US Secretary of State Rex Tillerson
is visiting New Delhi at a delicate moment for American defence sales
to India. Having rung up $15-18 billion in defence sales
to New Delhi in the last decade, Washington is backing the US defence industry’s drive for a second wave of contracts that could add up to another $18-25 billion.
Addressing the media with Foreign Minister Sushma Swaraj
in New Delhi on Wednesday, Tillerson
stated: “[W]e are willing to provide India advanced technologies for its military modernisation efforts. This includes ambitious offers from American industry for F-16 and F/A-18 fighter planes.”
On October 18, speaking in Washington before his India visit, Tillerson
specified additional platforms that could feature in India’s shopping basket. He said the US had put forward proposals for “[Sea] Guardian UAVs (unmanned aerial vehicles), aircraft carrier technologies, the Future Vertical Lift program, and F-18 and F-16 fighter aircraft, [which] are all potential game changers for our commercial and defense cooperation.”
US policy insiders tell Business Standard that the Washington bureaucracy believes that, given the tight strategic partnership, US industry should, by right, get at least one of the two fighter contracts.
“We understand the F-16 might be at a disadvantage, owing to Indian perception that US has long supplied it to Pakistan. But the F/A-18E/F is a fantastic aircraft and Boeing has the go-ahead from Washington to set up a plant to build the fighter in India”, a former top Pentagon official told Business Standard.
India, however, is proceeding with competitive procurement. On January 25, the Indian Navy issued a Request for Information (RFI) to global manufacturers for 57 “multi-role carrier-borne fighters” (MRCBF). Consequently, the F/A-18E/F will probably compete with Dassault’s Rafale-M, Saab’s Sea Gripen and Russia’s MiG-29K/KUB that already flies with the Indian Navy.
The 57-fighter MRCBF deal is estimated to be worth $6-10 billion.
Meanwhile, Lockheed Martin, which has offered India the new F-16 Block 70, finds itself in hot competition with Saab’s new Gripen E fighter in the “single-engine fighter” category. With India likely to buy 100-200 of these fighters, the contract would be worth $7-14 billion.
A more sensitive matter for Washington, one that could seriously test US-India relations, is India’s request for 22 Sea Guardian UAVs for maritime surveillance of Indian Ocean waters.
Senior US defence industry executives say New Delhi initiated the request for the Sea Guardian in 2016, following it up with multiple high level requests in US-India meetings. The US administration, recognising a commercial as well as strategic opportunity, pulled out the stops to get it cleared in time for Prime Minister Narendra Modi’s visit to the US in June.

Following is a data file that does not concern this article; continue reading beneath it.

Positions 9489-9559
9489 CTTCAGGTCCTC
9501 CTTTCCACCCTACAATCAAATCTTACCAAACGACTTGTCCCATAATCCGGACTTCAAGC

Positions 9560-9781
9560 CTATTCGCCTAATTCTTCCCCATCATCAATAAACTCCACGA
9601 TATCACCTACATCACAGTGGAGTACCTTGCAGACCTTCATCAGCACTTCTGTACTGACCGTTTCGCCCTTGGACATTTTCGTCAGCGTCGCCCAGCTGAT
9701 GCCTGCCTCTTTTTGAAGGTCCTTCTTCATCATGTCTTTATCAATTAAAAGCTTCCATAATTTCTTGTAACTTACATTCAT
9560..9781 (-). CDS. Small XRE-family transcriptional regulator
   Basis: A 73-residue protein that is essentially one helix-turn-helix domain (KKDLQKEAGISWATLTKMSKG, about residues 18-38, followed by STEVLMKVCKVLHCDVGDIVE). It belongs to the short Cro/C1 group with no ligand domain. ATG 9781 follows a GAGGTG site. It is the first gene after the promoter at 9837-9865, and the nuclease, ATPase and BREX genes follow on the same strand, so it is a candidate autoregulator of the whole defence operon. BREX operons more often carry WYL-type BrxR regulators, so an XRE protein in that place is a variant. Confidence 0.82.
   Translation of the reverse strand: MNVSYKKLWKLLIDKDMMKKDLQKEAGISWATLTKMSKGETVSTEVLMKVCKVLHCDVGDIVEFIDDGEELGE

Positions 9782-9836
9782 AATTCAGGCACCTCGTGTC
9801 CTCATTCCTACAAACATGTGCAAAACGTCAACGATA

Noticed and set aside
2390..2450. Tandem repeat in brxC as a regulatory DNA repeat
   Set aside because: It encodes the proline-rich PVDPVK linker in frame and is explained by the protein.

US officials say obtaining export clearances involved intensive lobbying by the Indian ambassador in Washington, and by pro-Indian Senators on Capitol Hill. This also involved dealing with strong counter-lobbying by Pakistan-friendly groups in Washington.
Now, based on the commitment made during Modi’s meeting with President Donald Trump in June, Washington responded to an Indian Letter of Request (LoR) for price and availability (P&A) of the Sea Guardian just days before Defence Secretary James Mattis’ visit to Delhi on 25-26 September. The cost would be in the region of $2-3 billion, say industry experts.
Inexplicably, since then, Indian interest in the Sea Guardian seems to have cooled, say US officials.
The Sea Guardian is a tightly controlled weapons platform, being in Category I under the Missile Technology Control Regime. This entails a strong “presumption of denial” to any export requests.
Contrary to media reports, the Sea Guardian is not strictly an unarmed platform. While it does not come with weapons, its wings are fitted with hard points for weapons carriage. If, at a later stage, India wants to weaponise the UAV, it would be possible to approach Washington for sanctions and weaponry.
Indian Navy officers say buying the Sea Guardian would undercut the rationale for buying more Boeing P-8I multi-mission maritime aircraft. The navy has already signed up for 12 P-8Is, but would like to at least double that figure. However, the defence ministry would question the procurement of additional P-8Is, as well as Sea Guardians.
Perhaps the highest-tech piece of equipment that New Delhi and Washington are negotiating is a billion dollar “electromagnetic aircraft launch system” (EMALS) for its second indigenous aircraft carrier, INS Vishal, which is still to begin construction. This uses an electromagnetic rail gun to accelerate carrier-borne aircraft to take-off speed, replacing the conventional steam catapult.
The great advantage of EMALS is its “dial-up-a-power-level” capability, which allows it to safely and quickly launch aircraft of completely different sizes – from light UAVs to 60-tonne maritime surveillance and anti-submarine aircraft.